So, with reasonable expectations and fortified patience we picked the long weekend of President's Day when Maeve would be home Friday through Monday.
The week before our potty training weekend I had a fortuitous conversation with my Orange Theory coach of all people. She had just potty trained her daughter who is also her fourth child so I eagerly asked her to share any wisdom. She recommended the book 3 Day Potty Training Boot Camp and said she followed its methods. We chatted a bit about what that looked like and by the end of the conversation I felt like I had direction.
Leading up to Friday, I bought the book recommended by my coach and was able to read it during a nap time (it's short). The book lists signs of readiness for potty training and Maeve was showing most of them so I felt even more confident that the timing was right. I gathered materials and mentally prepared. Maeve can be resistant to new things so I imagined myself being patient, calm, and loving through the changes with her.
Here's an overview of the potty training approach we took, based on strategies from 3 Day Potty Training Boot Camp:
+ We made a big deal of Friday being Underwear Day, when Maeve would start to wear underwear and no longer wear diapers. We only started talking about this on Wednesday afternoon or maybe even Thursday. For some things I find short runways of information are best for toddlers.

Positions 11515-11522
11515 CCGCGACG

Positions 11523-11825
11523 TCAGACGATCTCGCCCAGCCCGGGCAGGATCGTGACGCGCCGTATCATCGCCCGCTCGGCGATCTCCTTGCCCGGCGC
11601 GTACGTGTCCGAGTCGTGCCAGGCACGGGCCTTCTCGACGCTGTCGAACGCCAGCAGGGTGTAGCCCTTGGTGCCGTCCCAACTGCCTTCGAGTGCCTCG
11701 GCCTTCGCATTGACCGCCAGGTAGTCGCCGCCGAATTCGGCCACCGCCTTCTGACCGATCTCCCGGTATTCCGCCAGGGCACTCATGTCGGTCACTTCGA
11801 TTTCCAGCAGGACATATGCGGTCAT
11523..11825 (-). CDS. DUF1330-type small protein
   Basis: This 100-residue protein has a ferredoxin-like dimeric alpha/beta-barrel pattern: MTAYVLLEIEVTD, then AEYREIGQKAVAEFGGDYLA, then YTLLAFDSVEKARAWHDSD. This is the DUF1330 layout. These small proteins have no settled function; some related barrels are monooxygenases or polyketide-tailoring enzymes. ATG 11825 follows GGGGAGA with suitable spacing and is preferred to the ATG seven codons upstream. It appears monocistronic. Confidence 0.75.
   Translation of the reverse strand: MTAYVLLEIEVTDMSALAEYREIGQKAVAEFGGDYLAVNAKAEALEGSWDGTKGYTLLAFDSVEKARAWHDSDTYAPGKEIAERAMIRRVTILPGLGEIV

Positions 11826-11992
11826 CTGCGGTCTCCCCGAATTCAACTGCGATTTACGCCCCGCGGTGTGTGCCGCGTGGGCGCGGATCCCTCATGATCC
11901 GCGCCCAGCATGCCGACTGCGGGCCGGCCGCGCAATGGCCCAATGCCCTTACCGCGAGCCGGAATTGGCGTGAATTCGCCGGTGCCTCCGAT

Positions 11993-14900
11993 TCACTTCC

+ On Thursday night we put all of Maeve's diapers out of sight so she wouldn't see them at all on Friday. We wanted to have a fresh start with diapers definitively behind us.
+ Starting Friday morning we put Maeve in underwear and have kept her in undies since then except for nap and nighttime.
+ For naps and nighttime we put Maeve in "sleeping undies" which are pull-up diapers similar to the ones she used to wear but a different brand and pattern. This was a tip from my coach that I liked and implemented. (These are the diapers we loved for Maeve; these are her "sleeping undies".)
+ On Friday morning I had lots of new, exciting things for Maeve's Underwear Day laid out on the couch. There were new underwear, a Baby Shark potty seat, and a sticker chart with new stickers. She was very excited to see it all which I think helped get her buy-in right away.
+ In the bathroom I stocked some fun things to entice Maeve to visit the toilet often during the weekend. These included "potty snacks" like Goldfish and fruit gummies (both of which we rarely buy), books with potty training themes, and "potty treats" (M&Ms) for a job well done.
+ We implemented a multi-tiered (haha) reward system. This includes a sticker every time Maeve sits on the potty. For actually going, she gets one M&M for number one and two M&Ms for number two. I keep the M&Ms in a little snack container on the counter.
+ On Friday and Saturday we stayed home all day. I spread out the shower curtain we use for crafts on the great room rug to protect it from accidents. We played at home and also decided to be liberal with screen time. Every 30-ish minutes I would ask and encourage Maeve to go sit on the potty. In the bathroom I read books, offered snacks, and gave lots of praise.
+ On Sunday Maeve and I had a potty training mission: go to Target, sit on the toilet, and then get a cake pop. From early on I wanted to get Maeve comfortable with using public bathrooms. I talked up the outing and Maeve was excited for it. Although she didn't go she did end up sitting on the toilets twice while we were there which I thought was great experience.